Background: It remains unclear how the head and stem diameters for the radial head prosthesis could affect mechanical properties of the lateral collateral ligament measured by strain changes during elbow and forearm motions. Methods: Eight cadaveric specimens were secured to the device, which allows elbow flexion-extension and forearm pro-supination. Using six different implant combinations comprising 2 sizes for the head (long- and short-axis of the native head) and 3 sizes for the stem (press-fit, −1 mm, and −2 mm downsizing), prostheses were attached via the posterior approach. A differential variable reluctance transducer placed on the central portion of the radial collateral ligament were used for strain measurement with elbow flexion at 0°, 30°, 60°, and 90°. At each position, the strain patterns with the forearm in the neutral and 45° pro-supination positions were also assessed. Findings: Specimens implanted with long-axis head component showed greater increases in the ligament strain during elbow flexion than intact specimens or those implanted with short-axis head. Compared to press-fit stem, implants with downsizing to −1 mm approximated strain patterns during pro-supination with elbow extension to intact condition. Interpretation: Morphologic variation of the head and stem components in radial head prostheses led to altered strain patterns in the lateral collateral ligament during elbow and forearm motions. A short-axis head component can be used to prevent excessive strain changes after the prosthesis application. Downsizing of the stem component might be an option for approximating the biomechanics at the radiocapitellar joint during forearm rotation to the intact elbow.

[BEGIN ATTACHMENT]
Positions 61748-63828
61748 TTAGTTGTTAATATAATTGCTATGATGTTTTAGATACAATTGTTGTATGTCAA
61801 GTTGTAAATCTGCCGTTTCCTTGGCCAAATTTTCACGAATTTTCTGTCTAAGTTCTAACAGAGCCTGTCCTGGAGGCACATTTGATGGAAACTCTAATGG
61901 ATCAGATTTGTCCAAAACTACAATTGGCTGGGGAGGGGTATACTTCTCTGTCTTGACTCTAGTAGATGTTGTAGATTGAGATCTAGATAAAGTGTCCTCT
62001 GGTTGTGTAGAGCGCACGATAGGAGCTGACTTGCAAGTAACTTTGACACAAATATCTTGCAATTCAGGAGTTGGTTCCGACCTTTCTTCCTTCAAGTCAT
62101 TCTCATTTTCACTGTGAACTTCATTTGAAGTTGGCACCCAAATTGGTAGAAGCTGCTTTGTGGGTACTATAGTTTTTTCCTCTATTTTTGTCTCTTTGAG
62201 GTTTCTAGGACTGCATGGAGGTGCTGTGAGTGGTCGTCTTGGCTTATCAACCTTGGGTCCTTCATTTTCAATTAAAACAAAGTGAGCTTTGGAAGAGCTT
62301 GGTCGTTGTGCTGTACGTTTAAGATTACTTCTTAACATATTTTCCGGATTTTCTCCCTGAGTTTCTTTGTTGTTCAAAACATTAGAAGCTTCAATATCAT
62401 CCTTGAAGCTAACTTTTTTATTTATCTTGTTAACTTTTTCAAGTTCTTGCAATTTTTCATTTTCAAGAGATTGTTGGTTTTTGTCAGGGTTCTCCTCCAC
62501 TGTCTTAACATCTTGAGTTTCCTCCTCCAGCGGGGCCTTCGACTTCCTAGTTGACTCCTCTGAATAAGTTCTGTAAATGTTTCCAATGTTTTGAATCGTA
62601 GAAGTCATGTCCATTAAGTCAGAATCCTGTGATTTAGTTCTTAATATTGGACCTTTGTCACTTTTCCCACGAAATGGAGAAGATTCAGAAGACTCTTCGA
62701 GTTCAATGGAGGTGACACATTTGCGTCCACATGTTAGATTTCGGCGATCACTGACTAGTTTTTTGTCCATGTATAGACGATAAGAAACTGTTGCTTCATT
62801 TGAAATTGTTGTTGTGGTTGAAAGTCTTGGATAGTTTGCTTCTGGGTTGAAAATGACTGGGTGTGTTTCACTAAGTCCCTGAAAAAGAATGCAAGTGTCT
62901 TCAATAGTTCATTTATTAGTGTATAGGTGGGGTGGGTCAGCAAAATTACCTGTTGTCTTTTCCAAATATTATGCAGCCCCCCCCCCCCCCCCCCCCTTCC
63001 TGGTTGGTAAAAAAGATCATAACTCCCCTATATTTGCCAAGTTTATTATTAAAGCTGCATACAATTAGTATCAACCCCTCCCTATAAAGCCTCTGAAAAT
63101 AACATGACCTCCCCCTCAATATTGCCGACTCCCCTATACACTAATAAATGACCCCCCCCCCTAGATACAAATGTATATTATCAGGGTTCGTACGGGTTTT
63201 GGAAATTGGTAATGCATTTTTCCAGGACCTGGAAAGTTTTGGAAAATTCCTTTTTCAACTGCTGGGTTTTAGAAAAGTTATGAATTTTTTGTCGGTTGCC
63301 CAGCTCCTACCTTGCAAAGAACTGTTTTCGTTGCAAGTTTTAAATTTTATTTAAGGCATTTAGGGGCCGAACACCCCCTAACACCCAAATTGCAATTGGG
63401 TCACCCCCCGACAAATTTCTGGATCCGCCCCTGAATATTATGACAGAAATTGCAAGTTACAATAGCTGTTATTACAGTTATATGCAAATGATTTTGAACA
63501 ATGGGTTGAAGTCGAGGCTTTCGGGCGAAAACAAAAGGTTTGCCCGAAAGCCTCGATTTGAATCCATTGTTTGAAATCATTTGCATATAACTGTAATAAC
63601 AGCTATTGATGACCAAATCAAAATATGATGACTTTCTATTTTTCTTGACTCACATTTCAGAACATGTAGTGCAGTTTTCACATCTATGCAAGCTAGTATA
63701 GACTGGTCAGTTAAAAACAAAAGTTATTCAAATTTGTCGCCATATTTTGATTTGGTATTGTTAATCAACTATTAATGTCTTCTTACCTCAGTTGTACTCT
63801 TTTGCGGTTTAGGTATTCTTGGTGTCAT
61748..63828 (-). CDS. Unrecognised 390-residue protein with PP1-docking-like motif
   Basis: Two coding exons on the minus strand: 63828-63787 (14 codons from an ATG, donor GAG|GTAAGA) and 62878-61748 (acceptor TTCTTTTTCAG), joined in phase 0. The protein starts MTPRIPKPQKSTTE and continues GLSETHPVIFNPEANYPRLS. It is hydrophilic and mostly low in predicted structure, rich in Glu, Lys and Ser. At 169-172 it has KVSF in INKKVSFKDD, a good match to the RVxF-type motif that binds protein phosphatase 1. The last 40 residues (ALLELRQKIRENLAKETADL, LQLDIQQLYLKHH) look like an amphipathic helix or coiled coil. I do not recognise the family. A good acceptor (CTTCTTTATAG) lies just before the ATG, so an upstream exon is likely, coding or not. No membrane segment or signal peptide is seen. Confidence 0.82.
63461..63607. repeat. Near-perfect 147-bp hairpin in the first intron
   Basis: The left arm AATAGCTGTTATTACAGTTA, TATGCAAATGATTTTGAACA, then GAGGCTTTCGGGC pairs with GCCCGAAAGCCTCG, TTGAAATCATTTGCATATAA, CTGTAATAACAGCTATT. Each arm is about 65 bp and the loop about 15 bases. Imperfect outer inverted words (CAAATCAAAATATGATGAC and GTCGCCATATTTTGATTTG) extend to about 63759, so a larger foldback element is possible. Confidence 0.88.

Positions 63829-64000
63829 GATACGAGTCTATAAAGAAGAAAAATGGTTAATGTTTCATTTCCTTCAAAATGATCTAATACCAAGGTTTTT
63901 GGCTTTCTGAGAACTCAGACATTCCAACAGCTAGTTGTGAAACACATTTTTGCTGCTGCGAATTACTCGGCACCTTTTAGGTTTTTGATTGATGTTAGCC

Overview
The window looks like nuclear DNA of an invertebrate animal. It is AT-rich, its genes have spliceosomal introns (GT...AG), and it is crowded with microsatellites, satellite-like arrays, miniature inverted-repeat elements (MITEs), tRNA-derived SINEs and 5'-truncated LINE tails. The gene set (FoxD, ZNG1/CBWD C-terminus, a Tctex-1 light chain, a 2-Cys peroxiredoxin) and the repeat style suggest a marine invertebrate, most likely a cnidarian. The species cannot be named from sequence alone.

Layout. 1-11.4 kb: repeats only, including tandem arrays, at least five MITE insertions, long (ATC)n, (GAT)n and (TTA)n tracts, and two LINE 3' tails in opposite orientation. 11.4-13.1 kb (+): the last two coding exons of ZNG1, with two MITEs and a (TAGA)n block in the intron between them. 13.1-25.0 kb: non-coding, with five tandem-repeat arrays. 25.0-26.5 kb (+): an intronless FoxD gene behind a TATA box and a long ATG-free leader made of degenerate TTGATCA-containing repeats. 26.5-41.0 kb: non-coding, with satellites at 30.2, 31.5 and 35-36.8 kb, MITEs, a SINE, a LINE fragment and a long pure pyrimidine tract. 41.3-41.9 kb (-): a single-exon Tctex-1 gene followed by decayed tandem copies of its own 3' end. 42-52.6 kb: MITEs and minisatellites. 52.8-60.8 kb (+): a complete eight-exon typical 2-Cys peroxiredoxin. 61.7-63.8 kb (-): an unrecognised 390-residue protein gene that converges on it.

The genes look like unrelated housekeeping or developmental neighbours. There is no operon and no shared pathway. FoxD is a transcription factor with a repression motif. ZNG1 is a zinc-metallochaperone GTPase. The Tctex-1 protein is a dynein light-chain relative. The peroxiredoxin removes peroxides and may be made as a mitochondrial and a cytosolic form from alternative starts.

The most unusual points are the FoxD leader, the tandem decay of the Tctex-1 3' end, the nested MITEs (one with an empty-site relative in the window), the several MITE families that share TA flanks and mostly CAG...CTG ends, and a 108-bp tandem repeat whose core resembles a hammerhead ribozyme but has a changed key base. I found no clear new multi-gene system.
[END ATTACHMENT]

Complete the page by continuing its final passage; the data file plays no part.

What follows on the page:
ASJC Scopus subject areas
- Orthopedics and Sports Medicine